Information contained in this publication is intended for informational purposes only and does not constitute legal advice or opinion, nor is it a substitute for the professional judgment of an attorney.
On March 18, 2022, the U.S. House of Representatives passed the Creating a Respectful and Open World for Natural Hair (CROWN) Act. The CROWN Act would prohibit workplace discrimination based on a person’s hair texture or hairstyle if that style or texture is commonly associated with a particular race or national origin.
While the Biden administration supports the bill, the CROWN Act faces an uphill climb in the current Senate. The House voted mostly along party lines with only 14 Republicans voting in favor of the bill. At least 10 Senate Republicans would need to vote for the CROWN Act to avoid a filibuster and ensure its passage.
But regardless of the fate of the federal legislation, since California became the first state to pass a CROWN Act in 2019, multiple states and localities have followed suit.1 Employers doing business in states with operative CROWN laws—and employers everywhere seeking to create a more inclusive and welcoming environment for all their employees—should both understand the legal framework surrounding hair discrimination and consider what next steps make sense for their organization.
Race or National Origin Discrimination on the Basis of Hairstyle and Texture
In February 2019, the New York City Commission on Human Rights (NYCCHR) became the first jurisdiction to provide guidance on how dress codes, grooming policies, and other general hiring and employment practices can perpetuate race and national origin discrimination. In its Legal Enforcement Guidance on Race Discrimination on the Basis of Hair, the NYCCHR clarified that the New York City Human Rights Law (NYCHRL) protects the rights of New Yorkers to maintain natural hair or hairstyles that are closely associated with their racial, ethnic, or cultural identities.2 In this guidance, the NYCCHR explains that negative sentiments towards Black hairstyles and textures date back to times of slavery. For example, “white slave traders initially described African hair and locs3 as ‘dreadful,’ which led to the commonly-used term ‘dreadlocks.’”4 The NYCCHR provided examples of how, over time, such sentiments crept into many modern workplace settings5 and shaped the parameters of dress and grooming policies,6 as well as other general employment practices.7 The NYCCHR emphasized that these policies can be preferential towards white and European beauty standards and require Black individuals with certain hairstyles and textures to uncomfortably8 conform with those standards for the sake of their employment.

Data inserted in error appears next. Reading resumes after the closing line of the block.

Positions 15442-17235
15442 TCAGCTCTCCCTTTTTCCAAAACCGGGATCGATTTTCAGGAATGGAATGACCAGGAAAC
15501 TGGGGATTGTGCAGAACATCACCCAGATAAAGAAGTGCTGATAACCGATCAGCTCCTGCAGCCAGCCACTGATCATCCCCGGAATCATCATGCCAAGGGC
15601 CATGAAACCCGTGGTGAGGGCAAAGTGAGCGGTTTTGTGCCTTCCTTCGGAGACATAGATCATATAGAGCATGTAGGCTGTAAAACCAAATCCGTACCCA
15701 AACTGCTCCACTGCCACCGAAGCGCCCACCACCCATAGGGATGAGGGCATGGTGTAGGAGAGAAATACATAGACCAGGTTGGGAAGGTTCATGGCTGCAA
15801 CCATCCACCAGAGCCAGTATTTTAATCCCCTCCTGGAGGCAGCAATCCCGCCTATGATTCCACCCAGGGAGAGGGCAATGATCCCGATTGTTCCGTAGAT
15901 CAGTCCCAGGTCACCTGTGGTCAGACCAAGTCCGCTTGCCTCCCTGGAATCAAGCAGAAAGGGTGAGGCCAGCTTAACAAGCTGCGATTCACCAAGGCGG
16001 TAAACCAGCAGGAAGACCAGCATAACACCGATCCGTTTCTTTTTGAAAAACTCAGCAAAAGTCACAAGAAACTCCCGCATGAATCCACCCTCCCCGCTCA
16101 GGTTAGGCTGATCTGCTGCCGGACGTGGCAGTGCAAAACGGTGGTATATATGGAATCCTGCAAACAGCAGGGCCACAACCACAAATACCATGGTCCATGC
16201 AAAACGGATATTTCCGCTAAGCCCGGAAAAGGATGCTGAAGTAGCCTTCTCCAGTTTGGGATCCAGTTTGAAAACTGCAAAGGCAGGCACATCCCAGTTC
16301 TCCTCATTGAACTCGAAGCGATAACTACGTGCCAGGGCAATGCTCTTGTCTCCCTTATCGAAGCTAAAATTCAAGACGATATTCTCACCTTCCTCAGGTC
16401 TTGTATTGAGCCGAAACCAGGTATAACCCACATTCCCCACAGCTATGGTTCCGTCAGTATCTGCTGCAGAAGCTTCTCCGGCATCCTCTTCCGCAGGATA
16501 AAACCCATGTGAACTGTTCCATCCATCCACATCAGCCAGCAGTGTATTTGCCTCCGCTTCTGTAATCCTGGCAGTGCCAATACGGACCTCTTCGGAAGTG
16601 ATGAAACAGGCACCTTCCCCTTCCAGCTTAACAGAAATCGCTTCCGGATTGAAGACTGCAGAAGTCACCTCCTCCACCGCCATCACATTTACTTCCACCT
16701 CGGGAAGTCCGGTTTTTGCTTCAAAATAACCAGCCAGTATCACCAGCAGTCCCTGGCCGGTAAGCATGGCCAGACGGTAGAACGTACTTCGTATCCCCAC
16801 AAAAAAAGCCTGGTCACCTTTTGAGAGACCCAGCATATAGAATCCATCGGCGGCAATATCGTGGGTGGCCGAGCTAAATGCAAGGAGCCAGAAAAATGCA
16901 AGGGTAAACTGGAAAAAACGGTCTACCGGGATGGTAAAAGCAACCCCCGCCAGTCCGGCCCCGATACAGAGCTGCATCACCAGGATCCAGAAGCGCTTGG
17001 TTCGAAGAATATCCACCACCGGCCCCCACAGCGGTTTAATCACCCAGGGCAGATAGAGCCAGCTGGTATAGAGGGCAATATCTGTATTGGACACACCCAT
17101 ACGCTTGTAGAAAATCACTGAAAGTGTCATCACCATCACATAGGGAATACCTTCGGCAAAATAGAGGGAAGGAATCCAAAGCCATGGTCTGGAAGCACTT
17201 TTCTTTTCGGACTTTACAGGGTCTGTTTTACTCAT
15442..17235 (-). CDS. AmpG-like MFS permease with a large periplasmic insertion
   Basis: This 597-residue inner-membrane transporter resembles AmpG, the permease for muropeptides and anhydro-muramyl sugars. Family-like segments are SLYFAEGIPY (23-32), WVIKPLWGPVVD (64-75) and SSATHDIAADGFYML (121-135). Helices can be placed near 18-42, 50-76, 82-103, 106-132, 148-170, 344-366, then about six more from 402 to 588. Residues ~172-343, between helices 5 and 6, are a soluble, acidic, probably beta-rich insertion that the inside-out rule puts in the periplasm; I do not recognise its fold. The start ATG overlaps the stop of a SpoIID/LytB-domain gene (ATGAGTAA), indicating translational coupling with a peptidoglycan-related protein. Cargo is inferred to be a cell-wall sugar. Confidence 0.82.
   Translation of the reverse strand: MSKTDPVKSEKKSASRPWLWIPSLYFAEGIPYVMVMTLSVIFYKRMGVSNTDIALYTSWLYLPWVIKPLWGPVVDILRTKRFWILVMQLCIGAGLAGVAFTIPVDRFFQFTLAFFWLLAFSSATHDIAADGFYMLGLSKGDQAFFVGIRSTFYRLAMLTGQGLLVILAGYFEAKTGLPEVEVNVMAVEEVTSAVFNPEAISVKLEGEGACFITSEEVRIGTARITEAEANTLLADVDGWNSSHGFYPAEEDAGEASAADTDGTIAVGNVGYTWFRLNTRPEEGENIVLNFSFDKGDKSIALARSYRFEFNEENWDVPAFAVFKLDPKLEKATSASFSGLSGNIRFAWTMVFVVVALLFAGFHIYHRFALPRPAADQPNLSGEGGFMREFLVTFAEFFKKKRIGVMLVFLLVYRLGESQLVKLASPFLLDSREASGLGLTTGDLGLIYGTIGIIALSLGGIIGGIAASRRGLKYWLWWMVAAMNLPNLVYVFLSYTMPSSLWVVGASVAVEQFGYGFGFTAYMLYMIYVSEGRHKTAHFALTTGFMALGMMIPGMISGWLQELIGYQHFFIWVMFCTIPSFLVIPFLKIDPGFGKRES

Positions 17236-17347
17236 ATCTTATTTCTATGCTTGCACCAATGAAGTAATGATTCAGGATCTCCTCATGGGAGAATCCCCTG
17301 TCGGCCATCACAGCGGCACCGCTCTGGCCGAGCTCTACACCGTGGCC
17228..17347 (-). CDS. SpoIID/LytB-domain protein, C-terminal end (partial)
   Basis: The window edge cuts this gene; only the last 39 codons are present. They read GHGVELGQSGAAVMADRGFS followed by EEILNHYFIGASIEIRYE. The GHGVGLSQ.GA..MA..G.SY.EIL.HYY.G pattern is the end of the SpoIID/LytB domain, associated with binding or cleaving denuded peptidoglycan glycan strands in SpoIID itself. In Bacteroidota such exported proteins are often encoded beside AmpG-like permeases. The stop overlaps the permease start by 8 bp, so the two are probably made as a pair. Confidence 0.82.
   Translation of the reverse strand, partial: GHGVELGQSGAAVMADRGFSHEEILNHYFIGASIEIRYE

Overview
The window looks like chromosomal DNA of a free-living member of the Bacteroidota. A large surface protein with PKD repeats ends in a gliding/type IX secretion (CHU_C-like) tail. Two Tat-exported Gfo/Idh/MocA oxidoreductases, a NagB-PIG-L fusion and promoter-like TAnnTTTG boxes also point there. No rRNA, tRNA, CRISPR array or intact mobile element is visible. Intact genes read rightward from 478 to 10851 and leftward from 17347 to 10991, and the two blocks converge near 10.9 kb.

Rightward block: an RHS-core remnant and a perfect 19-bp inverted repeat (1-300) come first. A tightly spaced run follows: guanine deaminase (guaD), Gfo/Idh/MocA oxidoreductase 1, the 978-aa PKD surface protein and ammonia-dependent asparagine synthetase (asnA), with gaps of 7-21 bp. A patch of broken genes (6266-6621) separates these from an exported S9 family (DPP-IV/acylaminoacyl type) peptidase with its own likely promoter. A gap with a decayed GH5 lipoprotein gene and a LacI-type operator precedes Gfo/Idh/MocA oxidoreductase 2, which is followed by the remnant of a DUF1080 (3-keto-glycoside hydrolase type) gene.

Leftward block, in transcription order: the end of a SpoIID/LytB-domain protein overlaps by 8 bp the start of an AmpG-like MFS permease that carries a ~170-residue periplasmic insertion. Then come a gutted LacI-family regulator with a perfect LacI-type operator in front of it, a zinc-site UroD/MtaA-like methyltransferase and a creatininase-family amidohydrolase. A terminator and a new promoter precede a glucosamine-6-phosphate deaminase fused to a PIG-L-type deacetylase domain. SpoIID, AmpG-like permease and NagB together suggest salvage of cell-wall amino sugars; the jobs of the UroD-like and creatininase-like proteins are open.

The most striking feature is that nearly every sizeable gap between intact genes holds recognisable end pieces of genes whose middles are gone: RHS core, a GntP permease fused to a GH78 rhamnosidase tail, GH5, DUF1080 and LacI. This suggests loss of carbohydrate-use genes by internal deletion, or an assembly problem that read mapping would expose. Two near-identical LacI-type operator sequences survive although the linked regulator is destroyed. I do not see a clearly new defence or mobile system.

California lawmakers echoed the NYCCHR on this issue when on July 3, 2019, California became the first state to enact a CROWN Act.9 This legislation expanded the definition of “race” under its state anti-discrimination law to include both hair texture and protective hairstyles10 that are closely associated with race. More specifically, the California CROWN Act bars dress and grooming policies that prohibit natural hair, including Afros, braids, twists, and locs, because these policies have a disparate impact on Black applicants and employees. The California Legislature explained that U.S. laws and social norms have historically associated “blackness” with “unprofessionalism,” be that explicitly or implicitly. Legislators emphasized that in workplace settings, “professionalism” can become a guise for European features and mannerisms, and grooming standards can serve as a deceptive barrier to employment opportunities for Black individuals who do not fit that mold.
Black women can be particularly impacted by certain dress codes and grooming policies. Indeed, one recent study11 found that Black women are 80% more likely to change their natural hair to meet social norms or expectations at work, and Black women are 1.5 times more likely to be sent home or know of a Black woman sent home from the workplace because of her hair. Overall, the study found that Black women fear scrutiny and discrimination when expressing their natural hair in the workplace.
Several recent cases have been brought under both the CROWN Act and Title VII, with applicants and employees alleging discrimination based on their hair texture or hairstyles.12
The CROWN Act at the Federal Level
It is against this backdrop that U.S. Rep. Bonnie Watson Coleman (D-NJ) introduced the CROWN Act in the U.S. House on March 19, 2021.13 The purpose of the CROWN Act is to protect people of Black or African descent from routine—though often covert—barriers to employment opportunities14 based on “longstanding racial and national origin biases and stereotypes associated with hair texture and style.”15